confidential

[kon-fi-den-shuhl]
adjective
1.
spoken, written, acted on, etc., in strict privacy or secrecy; secret: a confidential remark.
2.
indicating confidence or intimacy; imparting private matters: a confidential tone of voice.
3.
having another's trust or confidence; entrusted with secrets or private affairs: a confidential secretary.
4.
a.
bearing the classification confidential, usually being above restricted and below secret.
b.
limited to persons authorized to use information, documents, etc., so classified. Compare classification ( def 5 ).

Origin:
1645–55; < Latin confīdenti(a) confidence + -al1

confidentiality, confidentialness, noun
confidentially, adverb
nonconfidential, adjective
nonconfidentially, adverb
nonconfidentialness, noun
nonconfidentiality, noun
quasi-confidential, adjective
quasi-confidentially, adverb


1. restricted, private. 2. intimate, familiar. 3. trusted, trustworthy, private. See familiar.
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World English Dictionary
confidential (ˌkɒnfɪˈdɛnʃəl)
 
adj
1.  spoken, written, or given in confidence; secret; private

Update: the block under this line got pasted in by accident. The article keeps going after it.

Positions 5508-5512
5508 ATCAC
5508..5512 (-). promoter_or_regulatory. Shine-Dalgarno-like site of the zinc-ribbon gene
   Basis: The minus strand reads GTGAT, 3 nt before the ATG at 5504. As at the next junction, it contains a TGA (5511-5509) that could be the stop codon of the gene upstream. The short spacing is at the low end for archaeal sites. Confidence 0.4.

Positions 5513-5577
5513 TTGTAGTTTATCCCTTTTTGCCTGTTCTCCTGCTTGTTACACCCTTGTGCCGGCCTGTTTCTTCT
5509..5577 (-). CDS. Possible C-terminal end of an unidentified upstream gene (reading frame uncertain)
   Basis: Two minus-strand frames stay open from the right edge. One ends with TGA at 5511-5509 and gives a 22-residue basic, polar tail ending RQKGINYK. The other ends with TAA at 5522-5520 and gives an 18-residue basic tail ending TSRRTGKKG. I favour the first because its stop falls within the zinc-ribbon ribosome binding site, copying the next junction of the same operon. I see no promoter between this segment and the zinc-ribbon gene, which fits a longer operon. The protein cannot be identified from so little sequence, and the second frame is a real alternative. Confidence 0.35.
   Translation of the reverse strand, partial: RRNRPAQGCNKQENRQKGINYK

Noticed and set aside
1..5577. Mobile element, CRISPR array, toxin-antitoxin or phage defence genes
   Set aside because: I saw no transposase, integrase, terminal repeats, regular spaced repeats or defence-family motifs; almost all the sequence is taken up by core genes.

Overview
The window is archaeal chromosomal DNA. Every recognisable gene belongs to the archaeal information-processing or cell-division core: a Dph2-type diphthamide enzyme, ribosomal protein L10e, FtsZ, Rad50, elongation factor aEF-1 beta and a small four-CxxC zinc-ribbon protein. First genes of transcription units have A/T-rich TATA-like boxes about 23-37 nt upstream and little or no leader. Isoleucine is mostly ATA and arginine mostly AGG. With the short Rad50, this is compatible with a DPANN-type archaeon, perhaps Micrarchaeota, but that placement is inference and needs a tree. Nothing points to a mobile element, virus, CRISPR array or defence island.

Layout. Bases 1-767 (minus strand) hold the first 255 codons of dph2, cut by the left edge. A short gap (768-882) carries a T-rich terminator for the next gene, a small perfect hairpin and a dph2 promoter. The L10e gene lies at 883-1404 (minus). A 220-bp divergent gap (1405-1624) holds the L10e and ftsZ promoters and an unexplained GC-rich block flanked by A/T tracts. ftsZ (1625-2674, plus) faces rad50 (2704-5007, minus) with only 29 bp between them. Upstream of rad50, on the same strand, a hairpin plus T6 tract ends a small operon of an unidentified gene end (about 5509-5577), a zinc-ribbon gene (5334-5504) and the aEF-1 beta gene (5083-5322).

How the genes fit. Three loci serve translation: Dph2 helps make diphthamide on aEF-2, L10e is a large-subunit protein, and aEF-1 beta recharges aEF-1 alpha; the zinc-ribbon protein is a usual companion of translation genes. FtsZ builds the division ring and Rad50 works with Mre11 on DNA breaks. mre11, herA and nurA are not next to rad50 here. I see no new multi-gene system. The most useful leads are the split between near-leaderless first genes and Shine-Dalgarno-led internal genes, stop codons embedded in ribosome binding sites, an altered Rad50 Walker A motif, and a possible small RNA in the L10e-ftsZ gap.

2.  entrusted with another's confidence or secret affairs: a confidential secretary
3.  suggestive of or denoting intimacy: a confidential approach
 
confidenti'ality
 
n
 
confi'dentialness
 
n
 
confi'dentially
 
adv

Collins English Dictionary - Complete & Unabridged 10th Edition
2009 © William Collins Sons & Co. Ltd. 1979, 1986 © HarperCollins
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Etymonline
Word Origin & History

confidential
1759, from L. confidentia (see confidence) + -al (1). Related: Confidentiality; confidentially.
Online Etymology Dictionary, © 2010 Douglas Harper
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American Heritage
Medical Dictionary

confidentiality con·fi·den·ti·al·i·ty (kŏn'fĭ-děn'shē-āl'ĭ-tē)
n.
The ethical principle or legal right that a physician or other health professional will hold secret all information relating to a patient, unless the patient gives consent permitting disclosure.

The American Heritage® Stedman's Medical Dictionary
Copyright © 2002, 2001, 1995 by Houghton Mifflin Company. Published by Houghton Mifflin Company.
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Example sentences
To lawyers, protecting clients' confidentiality is a cornerstone of the
  practice of law.
The government has a point on the need for some confidentiality.
Before he left, a company staffer demanded that he sign a final confidentiality
  agreement.
Most measures include some clauses to protect confidentiality.
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